Wednesday, February 3, 2010

141 Cranes and a spotlight on Deseret International

Once upon an unspecified time, an unnamed American organization decided to give free medical care to an area in Haiti. As an unfortunate, unintended consequence, the local Haitian doctors were not able to compete with the American MDs, and were forced out of the area. When the American organization later pulled out, the area was left with no system of medical care.

With this cautionary tale in mind, Deseret International executes a different model. Nowadays, developing countries have local surgeons, who received their surgical educations in Boston, London, etc., and then returned to their home countries with a desire to help.

Help is needed, certainly. The local surgeons may know of girls who have dropped out of school because of speech and social difficulties caused by a cleft palate. They may see children suffering from life-threatening hydrocephalus.

But the crossing from desire to action may be stymied by practical obstacles. Let's take one example: the surgeon does not have an adequately equipped operating room. Some needed thing is lacking: from sutures, to an operating room itself.

Deseret International bridges the gap from desire to action, by helping local surgeons get what they need to help their people. They may approach a local hospital, and offer to donate an updated anesthetic machine, if the hospital will reserve an operating room for free surgeries on, say, Friday. They may provide medical supplies to the local surgeon. Now the local surgeon has an operating room on Friday, and needed supplies, and spends Fridays performing surgeries on local people.

And then--I'm being literal here--the blind see, the lame walk, children live and go back to school.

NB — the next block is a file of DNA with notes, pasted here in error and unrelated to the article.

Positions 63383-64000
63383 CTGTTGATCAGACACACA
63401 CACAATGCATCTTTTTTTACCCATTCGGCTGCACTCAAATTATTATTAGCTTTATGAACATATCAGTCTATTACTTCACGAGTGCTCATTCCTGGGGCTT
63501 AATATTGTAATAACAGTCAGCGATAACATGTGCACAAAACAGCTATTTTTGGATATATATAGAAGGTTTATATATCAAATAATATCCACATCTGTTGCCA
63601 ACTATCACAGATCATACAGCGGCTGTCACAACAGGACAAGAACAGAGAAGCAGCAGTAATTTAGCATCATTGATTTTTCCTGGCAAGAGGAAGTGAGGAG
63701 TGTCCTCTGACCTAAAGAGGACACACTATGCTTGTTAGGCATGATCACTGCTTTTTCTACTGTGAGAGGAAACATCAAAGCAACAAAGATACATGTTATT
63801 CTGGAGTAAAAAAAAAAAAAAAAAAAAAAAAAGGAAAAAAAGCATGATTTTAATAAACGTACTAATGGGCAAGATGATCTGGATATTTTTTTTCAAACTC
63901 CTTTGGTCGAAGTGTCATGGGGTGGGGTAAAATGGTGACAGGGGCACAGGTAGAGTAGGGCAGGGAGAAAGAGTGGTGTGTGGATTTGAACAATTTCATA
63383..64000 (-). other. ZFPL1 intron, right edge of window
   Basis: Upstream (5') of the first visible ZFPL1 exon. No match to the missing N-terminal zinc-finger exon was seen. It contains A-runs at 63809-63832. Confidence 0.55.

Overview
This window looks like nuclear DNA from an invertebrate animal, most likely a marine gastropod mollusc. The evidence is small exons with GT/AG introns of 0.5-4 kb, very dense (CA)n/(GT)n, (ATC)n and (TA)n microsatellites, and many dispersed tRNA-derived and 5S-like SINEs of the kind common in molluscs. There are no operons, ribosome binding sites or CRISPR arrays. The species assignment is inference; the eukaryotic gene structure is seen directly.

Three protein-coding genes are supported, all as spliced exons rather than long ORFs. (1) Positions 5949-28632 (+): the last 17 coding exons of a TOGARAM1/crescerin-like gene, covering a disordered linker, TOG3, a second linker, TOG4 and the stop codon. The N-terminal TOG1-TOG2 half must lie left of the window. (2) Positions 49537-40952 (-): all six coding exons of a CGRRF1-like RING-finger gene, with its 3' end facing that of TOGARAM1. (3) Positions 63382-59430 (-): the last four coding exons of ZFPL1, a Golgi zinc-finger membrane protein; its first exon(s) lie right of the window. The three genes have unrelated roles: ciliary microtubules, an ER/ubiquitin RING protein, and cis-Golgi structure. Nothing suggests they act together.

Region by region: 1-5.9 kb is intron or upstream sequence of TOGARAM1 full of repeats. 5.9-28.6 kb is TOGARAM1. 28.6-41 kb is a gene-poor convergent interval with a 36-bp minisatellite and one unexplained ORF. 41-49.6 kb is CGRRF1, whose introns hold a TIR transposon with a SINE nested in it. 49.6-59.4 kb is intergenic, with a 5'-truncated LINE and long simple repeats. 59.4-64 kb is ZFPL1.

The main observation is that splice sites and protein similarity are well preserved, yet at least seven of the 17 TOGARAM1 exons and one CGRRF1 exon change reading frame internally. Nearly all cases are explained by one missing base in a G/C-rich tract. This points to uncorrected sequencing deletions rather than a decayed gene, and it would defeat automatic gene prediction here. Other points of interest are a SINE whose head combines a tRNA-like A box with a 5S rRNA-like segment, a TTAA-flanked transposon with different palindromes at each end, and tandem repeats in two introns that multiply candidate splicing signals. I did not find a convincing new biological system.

Some of these miracles cost 25 U.S. Dollars. To learn more, visit DesInt's website.

I learned about Deseret International when Doug Jackson came to speak to my club, this morning. It inspires me, how many people are going forth from my town (I googled DesInt's mailing address--it's 3.7 miles north of my home) to do work to advance our world. Doug was recently in Haiti, and shared another story with a memorable lesson, with which I'll conclude.

Jeremy Johnson, from St. George, Utah, wanted to help in Haiti. He didn't know how, at first--he just knew he needed to be there. So he went to Haiti, and brought his personal helicopter. (Do I need to mention that Mr. Johnson is wealthy?) He ended up buying two more helicopters, and used his three helicopters to transport aid (many roads are impassable), and help people like Doug Jackson from DesInt to get around.

Doug's lesson. "Sometimes you have to--just show up, without a plan, without the set-up being absolutely perfect. Just show up, and you'll find ways to help." This lesson, of course, doesn't only apply to Haiti, which trip most of us can't afford.

Nah, I'm sure anybody can find plenty of things to show up to, just a few miles away from their homes--no helicopter needed.

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